- Often things got nasty and legalistic over patents and credit ... and then 'histories' were written to 'correct' the historical record.
* * *
The essential American patents were owned by the 'Morse Patentees' - Morse held a 9/16 share.
The patents were valid from 1840 to 1861.
And the phrase 'What hath God wrought?' ... Morse's legendary first telegraphic words in 1844 ...
from Washington to Baltimore and repeated back by Vail... was someone else's idea too.
* * *
If you are visiting this blog via an internet connection from ancient Greece, you will not need the following 'translation'.
tele graph = distant writing
* * *
- Hand signals and signal fires were likely the first methods of communicating beyond the range of the human voice.
- Some ancient person in a toga, goofing around with a polished piece of metal, probably invented the first heliograph.
- Today, hand signals are commonly used at a distance or in noisy environments.
- In emergencies in the wilderness ... a smoky fire, or reflecting the sun with a mirror or metal, are still used to summon help.
And is anyone self-naming, taking full credit for, and making money from the invention of ...
the hand signal ? ...
or the signal fire ? ...
or the shiny object ??
In France, the Chappe telegraph.
Claude Chappe developed a telegraph system in 1793 from Paris to Lille.
These purpose-built stone towers with Chappe's two signal arms on top came later.
The next tower in the relay is just across the river over there.
Telescopes assisted in viewing the 'distant writing' of the signals.
France retained this proven system for some time after the electromagnetic telegraph became available.
A telegraph system designed by someone else ...
The British Admiralty had a set.
Ham radio station, Signal Hill, St. John's Newfoundland
At 2030hr on warm and humid July 7, 1988 at the Cabot Tower on Signal Hill, St. John's, Newfoundland ... the demonstration Ham Radio station is pulling in the Ukraine. Marconi's image reminds us of the historic wireless transmissions from Signal Hill.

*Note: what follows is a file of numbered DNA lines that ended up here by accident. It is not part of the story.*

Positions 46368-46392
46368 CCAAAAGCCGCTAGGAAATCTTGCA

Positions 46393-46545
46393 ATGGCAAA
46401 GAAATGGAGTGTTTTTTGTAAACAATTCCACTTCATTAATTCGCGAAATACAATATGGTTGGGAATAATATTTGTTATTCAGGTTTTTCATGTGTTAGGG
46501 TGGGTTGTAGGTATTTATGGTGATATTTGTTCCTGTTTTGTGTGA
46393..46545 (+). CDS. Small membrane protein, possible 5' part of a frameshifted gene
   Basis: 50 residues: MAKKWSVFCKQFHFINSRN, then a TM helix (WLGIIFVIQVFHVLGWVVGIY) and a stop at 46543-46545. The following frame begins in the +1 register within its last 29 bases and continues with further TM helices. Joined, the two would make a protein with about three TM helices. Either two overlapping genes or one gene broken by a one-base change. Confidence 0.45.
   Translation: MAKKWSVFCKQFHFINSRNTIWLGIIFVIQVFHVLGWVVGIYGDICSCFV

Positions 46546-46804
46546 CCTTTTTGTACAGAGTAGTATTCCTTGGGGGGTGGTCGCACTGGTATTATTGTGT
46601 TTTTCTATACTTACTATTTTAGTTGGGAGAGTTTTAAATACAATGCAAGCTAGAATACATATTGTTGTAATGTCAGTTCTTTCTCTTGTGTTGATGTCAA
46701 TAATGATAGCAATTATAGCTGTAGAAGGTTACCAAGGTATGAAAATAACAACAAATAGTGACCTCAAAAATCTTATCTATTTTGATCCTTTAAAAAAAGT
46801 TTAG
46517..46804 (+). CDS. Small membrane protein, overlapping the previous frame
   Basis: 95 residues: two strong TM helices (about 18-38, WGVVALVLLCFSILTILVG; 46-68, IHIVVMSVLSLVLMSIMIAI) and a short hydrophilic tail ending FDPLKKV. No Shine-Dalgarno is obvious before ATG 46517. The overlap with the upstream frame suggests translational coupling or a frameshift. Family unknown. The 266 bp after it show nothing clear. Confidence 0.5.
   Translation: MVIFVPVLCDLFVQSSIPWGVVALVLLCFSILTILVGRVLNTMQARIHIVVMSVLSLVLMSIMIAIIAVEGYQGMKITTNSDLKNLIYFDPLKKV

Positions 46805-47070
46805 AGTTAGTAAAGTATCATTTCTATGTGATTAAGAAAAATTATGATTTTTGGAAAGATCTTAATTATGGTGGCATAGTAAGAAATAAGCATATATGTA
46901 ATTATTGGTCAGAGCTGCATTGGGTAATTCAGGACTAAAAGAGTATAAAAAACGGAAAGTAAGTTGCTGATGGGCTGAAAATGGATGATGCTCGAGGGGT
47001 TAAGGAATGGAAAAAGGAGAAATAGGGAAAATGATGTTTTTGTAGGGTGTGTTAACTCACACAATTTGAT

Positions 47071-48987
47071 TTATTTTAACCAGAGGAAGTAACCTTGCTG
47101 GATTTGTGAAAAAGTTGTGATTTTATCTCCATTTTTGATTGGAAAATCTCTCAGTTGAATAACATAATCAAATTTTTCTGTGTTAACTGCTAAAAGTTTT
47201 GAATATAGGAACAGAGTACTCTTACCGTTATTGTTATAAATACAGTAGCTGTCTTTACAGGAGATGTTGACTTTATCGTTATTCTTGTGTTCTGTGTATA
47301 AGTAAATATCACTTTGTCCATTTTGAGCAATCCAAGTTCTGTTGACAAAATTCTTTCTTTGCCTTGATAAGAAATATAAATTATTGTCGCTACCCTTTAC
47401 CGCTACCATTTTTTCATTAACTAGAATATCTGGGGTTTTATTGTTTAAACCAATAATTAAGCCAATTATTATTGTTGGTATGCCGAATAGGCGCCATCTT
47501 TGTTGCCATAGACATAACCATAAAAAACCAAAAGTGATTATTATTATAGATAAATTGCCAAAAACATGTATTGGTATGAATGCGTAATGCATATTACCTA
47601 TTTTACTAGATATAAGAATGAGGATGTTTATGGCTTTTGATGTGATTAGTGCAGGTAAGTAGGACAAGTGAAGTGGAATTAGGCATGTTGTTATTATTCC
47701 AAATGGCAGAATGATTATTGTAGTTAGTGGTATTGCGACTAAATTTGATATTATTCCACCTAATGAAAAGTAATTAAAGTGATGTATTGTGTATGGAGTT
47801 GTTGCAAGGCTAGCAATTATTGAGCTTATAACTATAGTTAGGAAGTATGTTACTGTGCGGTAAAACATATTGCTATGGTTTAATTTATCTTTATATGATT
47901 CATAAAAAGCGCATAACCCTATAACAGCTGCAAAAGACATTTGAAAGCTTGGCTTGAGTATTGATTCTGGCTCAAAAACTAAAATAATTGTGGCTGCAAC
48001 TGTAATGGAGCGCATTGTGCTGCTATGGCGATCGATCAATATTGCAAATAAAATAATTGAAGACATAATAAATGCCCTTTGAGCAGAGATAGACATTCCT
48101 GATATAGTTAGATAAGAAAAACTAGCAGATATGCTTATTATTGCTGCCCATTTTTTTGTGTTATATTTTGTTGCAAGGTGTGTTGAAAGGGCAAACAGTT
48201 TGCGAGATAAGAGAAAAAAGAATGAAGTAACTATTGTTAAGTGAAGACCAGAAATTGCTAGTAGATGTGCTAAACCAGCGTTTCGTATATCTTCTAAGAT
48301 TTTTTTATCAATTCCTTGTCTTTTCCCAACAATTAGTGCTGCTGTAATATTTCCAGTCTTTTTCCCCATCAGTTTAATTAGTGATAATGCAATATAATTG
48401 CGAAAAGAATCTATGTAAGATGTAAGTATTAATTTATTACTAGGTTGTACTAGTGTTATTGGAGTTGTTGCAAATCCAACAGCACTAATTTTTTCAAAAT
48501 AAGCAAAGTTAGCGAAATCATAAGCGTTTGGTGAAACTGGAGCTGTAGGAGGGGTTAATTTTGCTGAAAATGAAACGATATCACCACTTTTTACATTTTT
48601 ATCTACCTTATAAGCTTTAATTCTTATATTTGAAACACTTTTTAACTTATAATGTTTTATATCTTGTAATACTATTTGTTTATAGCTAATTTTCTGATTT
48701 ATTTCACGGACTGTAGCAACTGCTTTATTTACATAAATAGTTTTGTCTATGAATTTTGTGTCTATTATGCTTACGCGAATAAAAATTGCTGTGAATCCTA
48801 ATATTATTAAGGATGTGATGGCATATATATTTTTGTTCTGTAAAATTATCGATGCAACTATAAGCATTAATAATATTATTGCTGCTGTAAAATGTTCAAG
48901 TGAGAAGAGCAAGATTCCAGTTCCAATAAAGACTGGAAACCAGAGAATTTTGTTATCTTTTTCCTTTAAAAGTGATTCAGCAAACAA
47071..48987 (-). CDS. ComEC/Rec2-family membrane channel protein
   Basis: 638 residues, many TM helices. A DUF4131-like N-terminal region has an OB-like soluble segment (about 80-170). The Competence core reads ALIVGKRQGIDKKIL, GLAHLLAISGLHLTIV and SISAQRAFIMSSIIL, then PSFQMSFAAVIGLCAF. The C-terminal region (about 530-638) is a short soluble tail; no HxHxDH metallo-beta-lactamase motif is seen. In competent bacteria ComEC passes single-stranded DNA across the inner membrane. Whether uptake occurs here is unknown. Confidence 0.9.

Minutes later, a guy with a square-headed management hair-do shows us why Signal Hill was so named ...
Make a note of the approaching sea traffic on the seaward side ...
... and pivot to the harbour side of the tower.
.. Signal to the red-coated garrison on the field below and to the settlement if there is any news.
For example: expected commercial traffic or unexpected enemy warships.
Telegraph Hill in San Francisco (and many others) were named for manual telegraphy ... long before wireless telegraphy took over the high ground.
* * *
Consider some of the independent and published discoveries which made the telegraph possible ...
* * *
Developing a sustained source of electric power ... that is, beyond static electricity.
Allesandro Volta (Italy, 1745-1827)
Used chemical action to produce galvanic currents in 1800.
Used zinc, copper and an electrolyte to make cells and batteries.
Volta explains to Napoleon that it is possible to create a steady current.
' ... it is like a little windup bunny with a drum ...'
* * *
Understanding electrical circuits.
Georg Simon Ohm (Germany, 1789-1854)
Investigated electric circuits and developed Ohm's Law (1827) ...
This explains the relationship between current flow, voltage 'pressure' and circuit resistance within an electric circuit.
e.g. Current = Voltage divided by Resistance ... in the appropriate units of course
* * *
Hans Christian Oersted (Denmark 1777-1851)
That retro-styled cone-shaped vessel is his battery. Oersted noticed that a compass needle was deflected by a nearby electric circuit ... so ... the current is surrounded by a magnetic field.
It looks as if he bought his wires and stuff at Radio Shack ... or Circuit City.
* * *
William Sturgeon (England, 1783-1850)
Andre-Marie Ampere (France, 1775-1836)
Joseph Henry (USA, 1797-1878)
- Sturgeon wound bare wire around a core and ran current through it to produce a magnet in 1824.
- It was discovered that soft iron was ideal to form the core of a powerful electromagnet.
- Ampere developed a mathematical equation which predicted some electromagnetic phenomena yet to be discovered.
- Henry used many windings of fine insulated wire around a core - later essential for the telegraph.
- Using this technique Henry created a magnet which was able to lift one ton.
Joseph Henry's experiment with magnets and coils.
In the early 1830s Henry noticed that moving a bar-shaped magnet near a closed loop of wire ... could produce current in the latter (top).
At the same time, unknown to Henry, Faraday was doing the same type of work in Britain.
Faraday published first in 1832.
1. Moving the little energized coil relative to the big coil ... moves the specially mounted galvanometer needle (left).
2. But energizing and de-energizing the little coil when it is stationary ... also moves the galvanometer needle.
What the ... ?
When magnetic forces (i.e. their lines of flux) change relative to a wire, they induce a current.
That's what 1 and 2 have in common.